mwarps [H]ardness Supreme

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    Big LOLS at thinking Columbus Ohio is a big city, or centrally located. Your packets are likely going to chicago or DC, both about 30ms from you.
     
  11. tedych

    tedych Limp Gawd

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    Not entirely and always true.
    I have a 1Gbps fiber to the home. The ISP have configured their GWs to respond to pings with lower priority and as a result many customers were "complaining" thinking they have problems with their connection. Pings to these machines (at least from customers) can vary greatly depending on load. BUT if you ping another (close) hop or some local website/server you always get constant 2-3 ms.

    Also the "delta" of his internal network shouldn't be higher than 0.5 ms to 1ms and wouldn't impact the observations especially if in a modem situation.
     
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  12. scrappymouse

    scrappymouse n00b

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    As someone who works at a Tier I ISP, listen to this guy.

    Also if you want to take it a step further, do a traceroute to Google, take note of the second hop...first hop will be your router's IP, the very next hop will be the gateway into the ISP's network. Now ping that second hop and see what latency you get....if it's good...you can then be sure that the latency isn't a cause of your internal network setup, Just realized the quote above said default route of your router, he is correct. I just said it a different way :)
     
    Last edited: Apr 7, 2019
  13. Nicklebon

    Nicklebon Gawd

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    Prioritization is only an issue if the router is busy. If the router is busy then your packets through the router will suffer even more than your packets to the router. Looking at jitter is a reasonable way to gauge router health. Frankly, you should not be pinging anything that is truly local as those are other users of the service. The ISP is not running any local webservers on your side of the access router. As for your asinine comments on local latency, your assuming everything is working correctly which is not a safe assumption since the OP is likely concerned about something. OP one thing you should realize is that it is almost certain your ISP has oversubscribed the circuits feeding your service. It is also a safe assumption that your neighbourhood is is oversubscribed on the DOCSIS side as well. This means during times of high use your latency will certainly increase and it is also very likely your peak throughput will drop as well.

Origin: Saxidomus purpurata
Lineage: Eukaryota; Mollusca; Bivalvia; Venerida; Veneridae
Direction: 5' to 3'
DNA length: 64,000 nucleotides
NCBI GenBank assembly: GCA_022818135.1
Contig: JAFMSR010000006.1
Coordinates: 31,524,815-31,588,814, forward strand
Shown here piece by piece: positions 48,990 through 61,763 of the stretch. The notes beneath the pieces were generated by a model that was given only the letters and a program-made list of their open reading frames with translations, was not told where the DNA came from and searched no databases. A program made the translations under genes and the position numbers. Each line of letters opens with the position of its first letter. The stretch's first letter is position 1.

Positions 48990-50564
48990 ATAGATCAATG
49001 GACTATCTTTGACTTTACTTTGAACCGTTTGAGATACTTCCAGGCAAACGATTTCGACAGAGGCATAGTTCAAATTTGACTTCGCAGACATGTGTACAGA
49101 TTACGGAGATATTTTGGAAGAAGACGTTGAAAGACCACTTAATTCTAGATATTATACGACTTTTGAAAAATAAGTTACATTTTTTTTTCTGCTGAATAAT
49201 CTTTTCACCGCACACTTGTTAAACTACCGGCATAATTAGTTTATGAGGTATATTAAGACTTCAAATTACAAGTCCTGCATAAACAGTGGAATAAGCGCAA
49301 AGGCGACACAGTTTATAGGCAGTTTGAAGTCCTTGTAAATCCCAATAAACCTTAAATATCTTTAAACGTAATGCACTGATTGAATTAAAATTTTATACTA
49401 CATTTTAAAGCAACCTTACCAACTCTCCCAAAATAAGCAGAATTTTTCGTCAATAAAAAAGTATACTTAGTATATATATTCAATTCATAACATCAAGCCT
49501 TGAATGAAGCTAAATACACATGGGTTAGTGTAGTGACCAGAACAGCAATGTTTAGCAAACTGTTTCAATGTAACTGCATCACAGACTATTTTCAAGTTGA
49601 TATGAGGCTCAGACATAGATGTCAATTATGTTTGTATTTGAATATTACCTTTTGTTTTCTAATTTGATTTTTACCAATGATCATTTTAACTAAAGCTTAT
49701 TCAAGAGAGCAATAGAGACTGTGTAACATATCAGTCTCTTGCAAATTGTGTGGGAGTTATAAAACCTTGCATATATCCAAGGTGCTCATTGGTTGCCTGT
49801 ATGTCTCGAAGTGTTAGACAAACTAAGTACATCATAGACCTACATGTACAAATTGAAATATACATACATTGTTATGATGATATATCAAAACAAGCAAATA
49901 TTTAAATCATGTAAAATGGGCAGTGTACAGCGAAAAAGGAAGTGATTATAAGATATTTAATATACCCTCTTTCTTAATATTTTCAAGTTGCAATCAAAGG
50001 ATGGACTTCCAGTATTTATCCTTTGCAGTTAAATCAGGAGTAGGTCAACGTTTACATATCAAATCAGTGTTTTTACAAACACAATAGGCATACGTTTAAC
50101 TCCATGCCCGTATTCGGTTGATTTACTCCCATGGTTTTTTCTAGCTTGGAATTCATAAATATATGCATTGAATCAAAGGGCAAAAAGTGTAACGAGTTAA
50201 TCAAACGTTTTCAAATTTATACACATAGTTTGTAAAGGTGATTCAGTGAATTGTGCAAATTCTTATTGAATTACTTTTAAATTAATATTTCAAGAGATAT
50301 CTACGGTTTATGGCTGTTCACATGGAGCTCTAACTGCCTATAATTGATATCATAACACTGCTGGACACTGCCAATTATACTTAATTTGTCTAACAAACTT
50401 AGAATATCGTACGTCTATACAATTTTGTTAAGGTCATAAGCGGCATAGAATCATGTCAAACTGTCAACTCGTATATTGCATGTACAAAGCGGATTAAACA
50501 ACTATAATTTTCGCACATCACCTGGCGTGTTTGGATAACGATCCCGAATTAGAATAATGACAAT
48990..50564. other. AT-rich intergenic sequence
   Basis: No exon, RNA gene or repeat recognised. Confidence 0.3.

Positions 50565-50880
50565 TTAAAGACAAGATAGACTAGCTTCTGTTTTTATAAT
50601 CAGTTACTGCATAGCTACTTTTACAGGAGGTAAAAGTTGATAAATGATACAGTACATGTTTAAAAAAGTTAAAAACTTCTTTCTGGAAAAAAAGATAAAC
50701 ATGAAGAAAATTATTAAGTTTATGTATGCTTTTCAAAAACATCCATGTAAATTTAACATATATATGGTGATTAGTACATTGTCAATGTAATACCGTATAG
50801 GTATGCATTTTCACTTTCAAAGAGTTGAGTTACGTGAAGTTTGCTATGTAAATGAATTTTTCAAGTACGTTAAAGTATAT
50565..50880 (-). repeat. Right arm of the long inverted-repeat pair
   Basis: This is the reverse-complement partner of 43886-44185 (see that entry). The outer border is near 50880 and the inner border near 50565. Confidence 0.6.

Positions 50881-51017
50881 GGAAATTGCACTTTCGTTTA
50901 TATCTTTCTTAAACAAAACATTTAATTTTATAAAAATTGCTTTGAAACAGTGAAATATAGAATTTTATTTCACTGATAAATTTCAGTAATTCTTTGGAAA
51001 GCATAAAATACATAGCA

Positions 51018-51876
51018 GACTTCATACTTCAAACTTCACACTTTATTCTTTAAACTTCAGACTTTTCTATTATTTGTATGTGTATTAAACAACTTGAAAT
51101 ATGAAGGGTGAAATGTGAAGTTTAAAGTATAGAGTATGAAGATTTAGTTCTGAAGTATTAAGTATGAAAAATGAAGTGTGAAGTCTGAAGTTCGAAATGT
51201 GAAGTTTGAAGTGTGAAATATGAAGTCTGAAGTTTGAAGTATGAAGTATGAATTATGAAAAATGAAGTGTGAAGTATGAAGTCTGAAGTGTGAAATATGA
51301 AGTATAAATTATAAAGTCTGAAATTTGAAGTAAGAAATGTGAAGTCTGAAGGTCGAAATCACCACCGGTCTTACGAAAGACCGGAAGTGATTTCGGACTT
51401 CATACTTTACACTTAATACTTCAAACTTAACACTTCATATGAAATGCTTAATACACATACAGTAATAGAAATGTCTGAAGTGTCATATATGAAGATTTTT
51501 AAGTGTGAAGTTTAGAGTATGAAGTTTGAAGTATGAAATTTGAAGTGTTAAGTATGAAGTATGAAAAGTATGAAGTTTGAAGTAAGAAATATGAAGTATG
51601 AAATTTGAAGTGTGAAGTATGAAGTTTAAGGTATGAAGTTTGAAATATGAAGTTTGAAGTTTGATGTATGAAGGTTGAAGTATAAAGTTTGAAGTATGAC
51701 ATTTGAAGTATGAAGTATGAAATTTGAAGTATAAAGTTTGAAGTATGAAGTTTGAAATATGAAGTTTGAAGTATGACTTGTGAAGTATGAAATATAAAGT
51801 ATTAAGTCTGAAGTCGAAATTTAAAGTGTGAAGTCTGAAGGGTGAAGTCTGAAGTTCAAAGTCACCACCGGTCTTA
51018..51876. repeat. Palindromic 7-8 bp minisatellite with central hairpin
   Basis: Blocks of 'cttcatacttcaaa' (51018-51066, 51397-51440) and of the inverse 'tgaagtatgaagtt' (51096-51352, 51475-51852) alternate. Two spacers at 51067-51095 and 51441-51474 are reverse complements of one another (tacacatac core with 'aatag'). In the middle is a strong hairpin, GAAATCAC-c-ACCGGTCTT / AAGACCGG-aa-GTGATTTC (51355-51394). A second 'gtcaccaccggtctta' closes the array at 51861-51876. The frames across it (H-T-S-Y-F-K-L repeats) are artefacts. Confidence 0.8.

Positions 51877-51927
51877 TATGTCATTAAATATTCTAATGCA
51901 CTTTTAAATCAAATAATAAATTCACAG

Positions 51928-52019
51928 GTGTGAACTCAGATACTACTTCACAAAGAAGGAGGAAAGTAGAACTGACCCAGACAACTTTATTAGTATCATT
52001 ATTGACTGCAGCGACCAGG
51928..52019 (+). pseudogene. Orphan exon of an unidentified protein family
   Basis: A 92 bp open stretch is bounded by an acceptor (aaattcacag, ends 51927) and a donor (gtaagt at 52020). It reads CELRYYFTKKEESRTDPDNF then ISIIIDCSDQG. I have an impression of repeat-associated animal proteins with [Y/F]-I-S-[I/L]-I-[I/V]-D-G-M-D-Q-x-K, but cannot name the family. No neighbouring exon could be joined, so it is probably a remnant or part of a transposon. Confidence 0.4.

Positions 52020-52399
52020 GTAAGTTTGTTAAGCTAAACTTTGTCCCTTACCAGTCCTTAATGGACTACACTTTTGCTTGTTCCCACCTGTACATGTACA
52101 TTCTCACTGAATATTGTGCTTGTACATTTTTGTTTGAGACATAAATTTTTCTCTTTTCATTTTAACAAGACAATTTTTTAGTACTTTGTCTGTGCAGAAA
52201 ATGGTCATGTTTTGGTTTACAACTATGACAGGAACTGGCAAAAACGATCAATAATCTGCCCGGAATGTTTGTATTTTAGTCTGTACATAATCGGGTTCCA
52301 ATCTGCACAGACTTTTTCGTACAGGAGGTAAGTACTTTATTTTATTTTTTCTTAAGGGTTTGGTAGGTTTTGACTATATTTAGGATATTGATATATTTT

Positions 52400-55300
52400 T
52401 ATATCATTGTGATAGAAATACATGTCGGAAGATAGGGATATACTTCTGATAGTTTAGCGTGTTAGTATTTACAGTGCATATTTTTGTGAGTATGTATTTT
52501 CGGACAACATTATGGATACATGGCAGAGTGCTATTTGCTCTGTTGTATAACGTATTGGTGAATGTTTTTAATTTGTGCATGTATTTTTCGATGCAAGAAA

upload_2019-4-7_14-58-1.png

    OP this is a screen shot of my firewall. The interface wan1 is actually Sprectrum, wan2 is a fiber connection to another ISP, FEX1 is an LTE link. The lab section is good to look at because my lab circuit is provided by the same the ISP as my fiber connection but located in a different city. Still, notice how much lower the ping and the jitter are vs the Spectrum link which has to go through a peering point to reach my lab. The Google section you'll note is much more similar though still favours the fiber link. In general I really would not get hung up on ping times.
     
  14. tedych

    tedych Limp Gawd

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    I didn't say everything IS Ok on his local side but if working correctly it should be Ok. This he can gauge by pinging for example his local router before the modem, and he should see <1ms. I just said that pinging the first hop in his connection to the ISP could not be very indicative in principle. He may have several issues along the way.
    If I ping google, it is 2-3ms because google has servers all over the world and I have one locally. If the OP is farther from the closest google server, 29 ms being on modem (arghhh) may be normal. He should ask other customers of his ISP or someone in his neighbourhood using another ISP, to be sure whether its jist his ISP routing packets this way, no matter how far the server is physically. traceroute could help.
    I wonder when this Docsis and cable modems crap will go in museums at least in develop(ed | ing) world...
    I'm on LAN or fiber since 2006 and it's unusual to find an ISP with modems already.
     
  15. mlcarson

    mlcarson Limp Gawd

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    And the difference in .5c and .7c is 29% and is only relevant over extreme distance. Cable congestion is normally at the local node. Congestion not at the local node is generally at the peer to peer connections of the various ISP's. Your router processing at each hop is doing much more to add latency than any difference in fiber/copper and even the cable companies are using fiber to the node. And of course distance and number of hops are the biggest contributors of latency that are not congestion based. Nicklebon seems to know what he's talking about. The only other thing that I'd add with Cable Internet is the possibility of signal ingress issues leading to packet loss or just bad signal levels that are varying based on time of day/weather issues. There's nothing in the OP's question though that would lead me to believe that this is anything but local node congestion leading to the variability in latency at peak usage times like 17:30 combined with an unrealistic expectation on what latency should be at non-peak times.